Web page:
- School Book Covering: Spend an evening together covering school books and invite everyone to participate. Everyone plays a role, whether cutting the paper, measuring the books and folding the paper accordingly, and picking up the left over paper to put in the recycling bin or to create more designs for the covers. You may talk about the subject of the books as you put the covers on them. You may conclude the book covering session by asking for God’s blessing praying: Almighty God, source of all knowledge, insight and wisdom, we ask you to bless these books and all of us who use them, that through them we may come to a greater understanding and reverence of this world that You intrusted in us. May these tools of learning open our minds and hearts to understand the wonders of Your creation. This we ask through Your Son, Jesus Christ. Amen.
- Good News Bulletin Board: At your next family gathering add the buying of a “Good News Bulletin Board” on the agenda of things to be discussed. Explain that only good news can be displayed on this bulletin board. Involve the entire family in discussing what they would like to see displayed and how long it should remain there before it goes into the “Good News Archive,” a box or trunk that will house past Good News items. Make sure to notice what is on the board and compliment each other on the good news.
- Fly a Kite: Although you can buy a ready-made kite, it is still lots of fun to make your own. Here is what you will need: a 90 cm wooden dowel and a 120 cm wooden dowel. The longer dowel will be the spine of the kite and the shorter dowel the crosspiece. You will also need: plastic sheeting or recycled garbage bags; strong tape, such as packing or electrical tape; twine; kite string or fishing line. Get your supplies and gather your tools. Sketch your kite sail. Cut out your kite sail. Build your kite structure. Attach your line. Make a tail. Fly your kite!
My wish for you is that you will carry out these and other family fun activities in a relaxed and prayerful atmosphere. And always remember, “Don’t drive faster than your Guardian Angel can fly!”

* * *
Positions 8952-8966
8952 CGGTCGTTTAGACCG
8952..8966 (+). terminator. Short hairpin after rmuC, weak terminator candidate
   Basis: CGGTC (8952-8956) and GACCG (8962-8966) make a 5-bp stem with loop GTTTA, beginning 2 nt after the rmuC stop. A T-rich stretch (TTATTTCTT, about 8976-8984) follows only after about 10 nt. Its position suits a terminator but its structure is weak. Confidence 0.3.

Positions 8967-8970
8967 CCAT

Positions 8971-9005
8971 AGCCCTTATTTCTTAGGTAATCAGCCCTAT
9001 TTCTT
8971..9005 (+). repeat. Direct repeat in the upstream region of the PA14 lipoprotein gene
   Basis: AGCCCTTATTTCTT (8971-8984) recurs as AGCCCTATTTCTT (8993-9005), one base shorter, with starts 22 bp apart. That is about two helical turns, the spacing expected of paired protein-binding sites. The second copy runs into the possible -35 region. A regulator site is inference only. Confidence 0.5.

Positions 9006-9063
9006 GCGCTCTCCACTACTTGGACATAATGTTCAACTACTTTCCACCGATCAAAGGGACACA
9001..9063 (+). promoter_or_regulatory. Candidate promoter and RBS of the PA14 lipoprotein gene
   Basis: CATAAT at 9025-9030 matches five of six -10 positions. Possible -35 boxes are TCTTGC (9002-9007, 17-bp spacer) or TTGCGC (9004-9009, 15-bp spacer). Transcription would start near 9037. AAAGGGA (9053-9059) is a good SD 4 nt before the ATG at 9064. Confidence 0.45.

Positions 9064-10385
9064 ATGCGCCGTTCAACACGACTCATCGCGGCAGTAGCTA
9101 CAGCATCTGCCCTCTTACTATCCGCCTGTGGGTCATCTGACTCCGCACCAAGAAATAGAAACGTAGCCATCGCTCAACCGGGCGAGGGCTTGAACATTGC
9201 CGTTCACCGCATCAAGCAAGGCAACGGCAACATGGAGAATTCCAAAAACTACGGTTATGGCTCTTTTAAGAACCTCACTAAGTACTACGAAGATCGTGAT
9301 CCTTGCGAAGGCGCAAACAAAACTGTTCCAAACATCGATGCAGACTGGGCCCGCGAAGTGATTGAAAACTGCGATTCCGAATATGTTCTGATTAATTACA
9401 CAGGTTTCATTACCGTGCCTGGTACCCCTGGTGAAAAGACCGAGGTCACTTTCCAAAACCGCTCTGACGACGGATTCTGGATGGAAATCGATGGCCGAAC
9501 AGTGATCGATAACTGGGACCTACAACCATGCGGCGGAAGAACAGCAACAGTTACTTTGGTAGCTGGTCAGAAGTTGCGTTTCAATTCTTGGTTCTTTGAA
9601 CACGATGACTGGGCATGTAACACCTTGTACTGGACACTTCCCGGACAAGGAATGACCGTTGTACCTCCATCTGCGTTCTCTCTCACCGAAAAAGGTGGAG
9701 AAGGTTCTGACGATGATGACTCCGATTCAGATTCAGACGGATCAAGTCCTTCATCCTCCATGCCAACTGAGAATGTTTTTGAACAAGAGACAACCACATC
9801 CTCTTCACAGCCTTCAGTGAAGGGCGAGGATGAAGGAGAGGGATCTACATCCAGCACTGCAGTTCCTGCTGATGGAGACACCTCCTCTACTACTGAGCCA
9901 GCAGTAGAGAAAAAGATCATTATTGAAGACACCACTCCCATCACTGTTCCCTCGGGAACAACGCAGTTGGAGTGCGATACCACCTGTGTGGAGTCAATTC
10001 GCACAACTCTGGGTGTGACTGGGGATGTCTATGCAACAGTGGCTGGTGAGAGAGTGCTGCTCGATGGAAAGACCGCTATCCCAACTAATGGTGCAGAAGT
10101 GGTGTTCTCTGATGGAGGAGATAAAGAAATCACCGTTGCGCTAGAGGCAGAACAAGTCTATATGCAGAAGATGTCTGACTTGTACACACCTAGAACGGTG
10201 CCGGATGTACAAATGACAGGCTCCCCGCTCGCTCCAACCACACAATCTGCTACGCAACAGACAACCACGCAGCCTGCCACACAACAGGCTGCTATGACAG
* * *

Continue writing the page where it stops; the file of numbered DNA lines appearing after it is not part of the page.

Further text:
This year, Canada is celebrating its 150th anniversary of confederation. The Canadian Conference of Catholic Bishops (CCCB) invites every bishop of every diocese or eparchy to consecrate the country to the Immaculate Heart of the Blessed Virgin Mary on July 1. Families are also invited to commemorate this important event. We can do this by engaging the family in an active and communicative way!
To begin this journey with your family you need a Bible (and, if possible, a Children’s Bible) and the colouring page on page 6, and some colouring pencils. Prepare for the activity by reflecting on your relationship with your parents or with your children, so that you can share an example of your special relationship with your loved ones. Read the scripture passage, John 19:25-27.
- Have copies of the colouring page ready (1 per child). Click Here.
- Ask the children to describe something that they really like to do as a family, something that makes them feel special. For example, “each night before bed, Daddy reads to me and then we say our prayers together,” or “when Mommy makes my lunch she puts a special treat in the bag – something that she knows I will really like,” or “Mommy always knows what to say when I am feeling sad,” or “Daddy and I play outdoor hockey together on the weekends.”
- What makes these moments special? Is it because it is one-on-one time just between the parent and child?
- After everybody has had a chance to talk about their special times with mom or dad, read the scripture passage – John 19:25-27. If you don’t have a children’s Bible, you can paraphrase the passage in words that the children understand. It is important to mention that when children get older, they want to care for their parents, just as their parents cared for them when they were younger. Jesus wanted to make sure that his mother would be looked after. He wanted to make sure that his mother and John would take care of each other.
- Jesus also has a special relationship with his mother, and he wants us to care for her, and for her to care for us. That is why we pray through Mary that she will ask God to help us when we need it. We are comforted in the knowledge that Mary loves us and cares for us just as our parents do.
- This year Canada is celebrating its 150th anniversary. As Jesus entrusted the disciple John to his mother Mary, and his mother Mary to John, we, as Catholics, are marking this special occasion by entrusting our country to the care of the Immaculate Heart of Mary. By doing so, the Blessed Virgin, Mary, the mother of Jesus, will ask God to help us live together in peace and harmony.
Ask the children to colour the image of Mary, the Mother of Jesus.
Pray the Hail Mary together:
Hail Mary, full of Grace, the Lord is with you. Blessed are you among women, and blessed is the fruit of your womb, Jesus. Holy Mary, Mother of God, pray for us sinners, now and at the hour of our death.